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Understanding the impact of dietary fibres on the gut microbiome

11 March 2021 4minutes

Pelican Grant awarded to LIH PhD candidate

On February 9th, Erica Grant, doctoral candidate within the Eco-Immunology and Microbiome group of the LIH Department of Infection and Immunity (DII), was awarded the 2020 Pelican Grant by the Fondation du Pélican de Mie et Pierre Hippert-Faber. The grant will support her training and mobility activities in the context of her research project on the gut microbiome. 

The gut microbiome, i.e. the diverse community of trillions of microorganisms naturally present in the gastro-intestinal tract, plays a key role in a variety of biological processes related to human health, from immunity and metabolism to neurobehavioural traits. Specifically, gut bacteria can degrade host-indigestible substrates such as dietary fibres and turn them into short-chain fatty acids. These have a protective effect, acting as the main energy source for colonic cells, supporting mucus production, modulating the immune system and being able to induce apoptosis of colon cancer cells. Conversely, insufficient levels of dietary fibres have been shown to result in the proliferation of bacteria that degrade the mucus layer of the colon, thereby enhancing the gut’s susceptibility to external pathogens.

Through the project “Gut microbiota-mediated impacts of dietary fibre deprivation in gnotobiotic mice and healthy humans”, Erica Grant will use a specific gnotobiotic mouse model to investigate the effects of fibre deprivation on the early stages of microbial colonisation in the gut and the ensuing impact on immune development. Her project will be tightly associated with “LUXFICO”, the Luxembourgish Fiber Cohort launched in February 2021, which will seek to translate the research findings from mice to humans. As part of the study, healthy participants will be randomly assigned to a controlled diet intervention that is low or high in fibre. Following a washout period to reverse any compositional changes, participants will switch to a second diet type either rich or poor in fibre. Questionnaires, as well as blood and stool samples, will be collected for immunological assays and for sequencing and functional profiling of bacterial communities. The aim of these research efforts is to assess whether low fibre intake is correlated with an increased activity of bacterial mucolytic enzymes. Ultimately, the overarching goal is to shed light on the consequences of a low fibre diet and evaluate whether increased consumption of dietary fibre might prevent Inflammatory Bowel Disease (IBD) or other diseases linked to intestinal inflammation in humans.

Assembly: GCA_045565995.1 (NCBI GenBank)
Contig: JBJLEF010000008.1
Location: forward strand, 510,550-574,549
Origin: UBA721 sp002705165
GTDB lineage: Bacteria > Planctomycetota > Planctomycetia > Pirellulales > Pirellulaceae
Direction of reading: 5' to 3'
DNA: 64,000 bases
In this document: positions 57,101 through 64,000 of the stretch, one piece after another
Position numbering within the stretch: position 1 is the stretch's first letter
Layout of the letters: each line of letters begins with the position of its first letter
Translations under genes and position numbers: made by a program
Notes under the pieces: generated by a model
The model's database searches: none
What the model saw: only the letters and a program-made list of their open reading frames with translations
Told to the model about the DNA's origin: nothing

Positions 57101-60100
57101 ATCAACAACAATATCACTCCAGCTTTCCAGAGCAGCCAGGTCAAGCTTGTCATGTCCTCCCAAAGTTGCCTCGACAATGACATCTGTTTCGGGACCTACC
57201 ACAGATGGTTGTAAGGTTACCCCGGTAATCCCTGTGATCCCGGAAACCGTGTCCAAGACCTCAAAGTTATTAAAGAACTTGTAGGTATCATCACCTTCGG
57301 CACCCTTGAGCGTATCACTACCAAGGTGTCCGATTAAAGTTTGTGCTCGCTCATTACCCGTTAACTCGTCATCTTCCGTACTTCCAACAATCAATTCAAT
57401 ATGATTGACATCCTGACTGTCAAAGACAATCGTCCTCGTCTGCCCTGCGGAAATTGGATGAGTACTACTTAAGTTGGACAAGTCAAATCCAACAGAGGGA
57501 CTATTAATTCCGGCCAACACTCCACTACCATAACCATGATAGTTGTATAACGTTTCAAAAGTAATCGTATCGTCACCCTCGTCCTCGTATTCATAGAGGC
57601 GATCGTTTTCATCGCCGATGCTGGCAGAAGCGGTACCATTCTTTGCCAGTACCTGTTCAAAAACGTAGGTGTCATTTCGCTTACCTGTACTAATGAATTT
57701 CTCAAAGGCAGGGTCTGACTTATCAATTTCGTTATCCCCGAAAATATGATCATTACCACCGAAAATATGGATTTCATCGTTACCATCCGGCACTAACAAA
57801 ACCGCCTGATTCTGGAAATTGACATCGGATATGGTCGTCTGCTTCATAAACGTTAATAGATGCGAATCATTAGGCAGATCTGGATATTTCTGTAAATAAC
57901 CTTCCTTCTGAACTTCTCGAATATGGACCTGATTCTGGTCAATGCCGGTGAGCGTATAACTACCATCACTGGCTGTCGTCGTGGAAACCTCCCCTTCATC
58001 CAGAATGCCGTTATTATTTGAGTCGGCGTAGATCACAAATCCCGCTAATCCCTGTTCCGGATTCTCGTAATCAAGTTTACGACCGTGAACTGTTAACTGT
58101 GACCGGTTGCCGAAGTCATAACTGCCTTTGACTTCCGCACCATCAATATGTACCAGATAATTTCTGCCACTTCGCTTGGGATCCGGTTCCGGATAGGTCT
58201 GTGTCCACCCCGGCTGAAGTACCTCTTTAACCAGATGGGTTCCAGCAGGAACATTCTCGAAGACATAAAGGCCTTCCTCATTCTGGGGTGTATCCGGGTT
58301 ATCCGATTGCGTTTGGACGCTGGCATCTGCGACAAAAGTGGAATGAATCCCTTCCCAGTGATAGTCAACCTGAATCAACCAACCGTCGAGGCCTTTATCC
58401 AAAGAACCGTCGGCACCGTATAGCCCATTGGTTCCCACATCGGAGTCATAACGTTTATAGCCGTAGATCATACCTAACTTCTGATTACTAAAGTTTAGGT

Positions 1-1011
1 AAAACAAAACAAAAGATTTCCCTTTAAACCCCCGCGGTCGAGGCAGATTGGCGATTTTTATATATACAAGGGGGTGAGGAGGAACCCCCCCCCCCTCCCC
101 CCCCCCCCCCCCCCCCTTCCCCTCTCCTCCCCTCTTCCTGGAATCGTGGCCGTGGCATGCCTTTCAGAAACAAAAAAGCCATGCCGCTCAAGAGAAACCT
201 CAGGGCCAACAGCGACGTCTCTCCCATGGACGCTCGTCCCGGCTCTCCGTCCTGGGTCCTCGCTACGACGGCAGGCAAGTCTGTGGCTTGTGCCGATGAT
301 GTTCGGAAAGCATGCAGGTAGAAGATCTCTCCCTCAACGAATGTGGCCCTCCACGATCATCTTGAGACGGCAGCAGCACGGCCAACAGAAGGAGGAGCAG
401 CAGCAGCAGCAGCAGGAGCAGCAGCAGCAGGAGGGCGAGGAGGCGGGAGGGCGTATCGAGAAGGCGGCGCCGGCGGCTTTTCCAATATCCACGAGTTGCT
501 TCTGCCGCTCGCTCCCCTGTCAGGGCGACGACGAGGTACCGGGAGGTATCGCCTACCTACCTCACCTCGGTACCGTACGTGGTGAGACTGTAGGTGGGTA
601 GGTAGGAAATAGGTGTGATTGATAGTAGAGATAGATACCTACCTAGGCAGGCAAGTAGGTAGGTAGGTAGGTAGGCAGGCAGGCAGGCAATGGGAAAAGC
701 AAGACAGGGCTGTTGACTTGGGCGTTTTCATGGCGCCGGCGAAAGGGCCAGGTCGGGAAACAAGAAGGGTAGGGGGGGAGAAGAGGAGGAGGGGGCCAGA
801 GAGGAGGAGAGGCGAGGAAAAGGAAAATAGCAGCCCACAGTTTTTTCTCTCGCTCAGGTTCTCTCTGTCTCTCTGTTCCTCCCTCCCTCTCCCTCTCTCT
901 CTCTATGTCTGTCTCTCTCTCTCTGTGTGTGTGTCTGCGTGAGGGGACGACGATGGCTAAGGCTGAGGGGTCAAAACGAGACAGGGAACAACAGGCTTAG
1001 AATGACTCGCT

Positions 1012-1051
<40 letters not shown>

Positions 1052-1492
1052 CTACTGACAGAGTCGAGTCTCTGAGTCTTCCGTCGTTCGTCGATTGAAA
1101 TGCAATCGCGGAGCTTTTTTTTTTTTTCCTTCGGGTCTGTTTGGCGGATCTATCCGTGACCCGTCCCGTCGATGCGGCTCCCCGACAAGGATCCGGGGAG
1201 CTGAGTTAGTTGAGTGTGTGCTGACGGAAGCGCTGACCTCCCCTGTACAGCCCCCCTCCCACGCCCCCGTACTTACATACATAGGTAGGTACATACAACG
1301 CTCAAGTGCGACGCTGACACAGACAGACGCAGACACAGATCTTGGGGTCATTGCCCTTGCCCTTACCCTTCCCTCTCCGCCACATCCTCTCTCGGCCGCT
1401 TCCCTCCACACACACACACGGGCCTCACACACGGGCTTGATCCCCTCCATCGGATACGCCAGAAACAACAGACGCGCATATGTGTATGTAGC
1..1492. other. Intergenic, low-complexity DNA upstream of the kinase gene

In this context, the 2020 Pelican Grant, amounting to EUR 7,050, will allow Erica to acquire invaluable skills for the purpose of her project, by supporting her stay abroad and participation in a series of relevant training courses and meetings. Specifically, the grant will cover Erica’s research stay in Dr Mani Arumugam’s lab at the University of Copenhagen (Denmark), as well as the expenses incurred when attending the training programmes “Strategies and Techniques for Analyzing Microbial Population Structures (STAMPS)” at the Marine Biological Laboratory (MBL) in Woods Hole (USA) and “Skills for Health And Research Professionals (SHARP)” at Columbia University Mailman School of Public Health in New York City, (USA). Moreover, the award will enable Erica to participate in the “Microbiome Keystone Symposium”, typically held in the USA or Canada.

I am very grateful to the Fondation du Pélican for their trust in my project and for investing in the potential of young researchers like myself. I look forward to the stimulating discussions and exchanges that the Pelican Grant will allow me to experience

says Erica.

The Fondation du Pélican has been awarding the annual Pelican Grant to a number of PhD candidates affiliated with the Doctoral Programme in Systems and Molecular Biomedicine of the Doctoral School in Science and Engineering (DSSE) at the University of Luxembourg since 2011. This grant is meant for expenses related to training and professional development and can be used for travel, accommodation and registration costs for conferences, workshops and courses, or to finance short-term stays abroad in the frame of research collaborations.


The Fondation du Pélican was established in 2010 by retired pharmacist Pierre Hippert and operates under the aegis of the Fondation de Luxembourg. It aims to provide long-term support in the fields of scientific and academic research, as well as in the areas of the arts and letters in the Grand Duchy. Specifically, the foundation contributes to the financing of biomedical research studies by providing scholarships or purchasing equipment.


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